News & Politics

Can James Comey Sue Trump For Defamation?

The President publicly accused the former FBI director of committing a crime. So we asked a lawyer

Former FBI director James Comey is sworn in during a Senate Intelligence Committee hearing on Capitol Hill, Thursday, June 8, 2017, in Washington. (AP Photo/Alex Brandon)

Donald Trump fired up Twitter this morning to attack former FBI director James Comey, whose new book seems to have the President in a bit of a mood. Trump wrote:

About that part where Trump says Comey lied under oath, i.e. where he accused him of committing a federal crime? Typically, that’s the kind of thing for which you could sue. But attorney Thomas Clare—who specializes in representing clients who’ve been defamed—says it’s not so easy to make a claim in this case. “The short takeaway is what might be actionable for you or for me, if we were to be confronted by this in our professional life, is much more complicated here,” he says.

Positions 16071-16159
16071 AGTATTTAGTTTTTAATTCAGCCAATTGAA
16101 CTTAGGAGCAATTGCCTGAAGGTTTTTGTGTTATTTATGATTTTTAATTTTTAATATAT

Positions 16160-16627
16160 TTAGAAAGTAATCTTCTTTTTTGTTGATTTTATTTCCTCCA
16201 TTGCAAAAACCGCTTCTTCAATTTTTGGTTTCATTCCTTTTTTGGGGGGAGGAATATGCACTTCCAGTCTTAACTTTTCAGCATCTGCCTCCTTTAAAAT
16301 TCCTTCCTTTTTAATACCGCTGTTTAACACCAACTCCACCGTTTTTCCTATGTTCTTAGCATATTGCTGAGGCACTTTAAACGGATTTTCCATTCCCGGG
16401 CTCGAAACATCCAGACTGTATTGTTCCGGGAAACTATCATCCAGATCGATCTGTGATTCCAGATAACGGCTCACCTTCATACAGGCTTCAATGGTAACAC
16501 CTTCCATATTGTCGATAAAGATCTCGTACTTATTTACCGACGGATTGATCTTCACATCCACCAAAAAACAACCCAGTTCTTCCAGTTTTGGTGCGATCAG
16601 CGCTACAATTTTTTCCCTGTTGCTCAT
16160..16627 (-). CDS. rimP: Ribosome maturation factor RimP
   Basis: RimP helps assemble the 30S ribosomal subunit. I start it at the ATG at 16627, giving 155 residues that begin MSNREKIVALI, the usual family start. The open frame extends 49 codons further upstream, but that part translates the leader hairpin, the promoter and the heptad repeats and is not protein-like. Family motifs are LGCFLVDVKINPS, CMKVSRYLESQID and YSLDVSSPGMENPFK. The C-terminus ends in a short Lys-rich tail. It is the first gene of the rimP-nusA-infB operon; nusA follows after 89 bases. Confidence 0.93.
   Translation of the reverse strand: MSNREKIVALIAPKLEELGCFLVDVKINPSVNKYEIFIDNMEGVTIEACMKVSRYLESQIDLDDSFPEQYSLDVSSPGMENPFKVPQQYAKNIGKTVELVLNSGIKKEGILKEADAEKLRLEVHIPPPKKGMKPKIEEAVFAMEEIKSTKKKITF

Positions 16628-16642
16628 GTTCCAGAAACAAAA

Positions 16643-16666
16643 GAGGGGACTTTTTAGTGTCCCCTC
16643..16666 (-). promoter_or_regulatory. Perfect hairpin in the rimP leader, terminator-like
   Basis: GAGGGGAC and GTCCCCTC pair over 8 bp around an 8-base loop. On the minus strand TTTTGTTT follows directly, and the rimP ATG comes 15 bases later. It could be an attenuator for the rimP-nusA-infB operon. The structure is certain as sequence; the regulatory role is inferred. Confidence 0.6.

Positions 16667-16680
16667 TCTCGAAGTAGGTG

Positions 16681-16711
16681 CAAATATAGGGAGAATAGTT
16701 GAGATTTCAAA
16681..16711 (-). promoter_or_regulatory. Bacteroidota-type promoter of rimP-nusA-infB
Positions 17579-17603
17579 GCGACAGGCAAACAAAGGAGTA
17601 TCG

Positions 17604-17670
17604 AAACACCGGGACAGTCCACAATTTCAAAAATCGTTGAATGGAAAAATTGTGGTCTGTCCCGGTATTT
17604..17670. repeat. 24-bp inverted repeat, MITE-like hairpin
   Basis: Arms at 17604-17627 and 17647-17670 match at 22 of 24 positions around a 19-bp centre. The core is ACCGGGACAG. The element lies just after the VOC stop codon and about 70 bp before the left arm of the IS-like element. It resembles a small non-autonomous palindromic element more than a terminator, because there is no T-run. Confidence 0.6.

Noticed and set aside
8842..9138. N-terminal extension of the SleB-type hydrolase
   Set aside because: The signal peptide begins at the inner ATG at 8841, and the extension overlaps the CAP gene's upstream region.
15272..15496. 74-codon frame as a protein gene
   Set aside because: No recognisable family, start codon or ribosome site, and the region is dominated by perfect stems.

That’s because there’s a law that protects government officials: “There is a federal statute called the Westfall Act that provides broad immunity to federal officials—including elected officials—who make statements, protecting them from defamation liability,” Clare says. “If [Comey] were to bring such a claim, I think he would find himself litigating against the Department of Justice, and against the backdrop of this federal statute. It would be a huge mess.”

Well, now we know. Guess that means Comey is free to focus his full attention on the book tour.

Senior Editor

Marisa M. Kashino joined Washingtonian in 2009 and was a senior editor until 2022.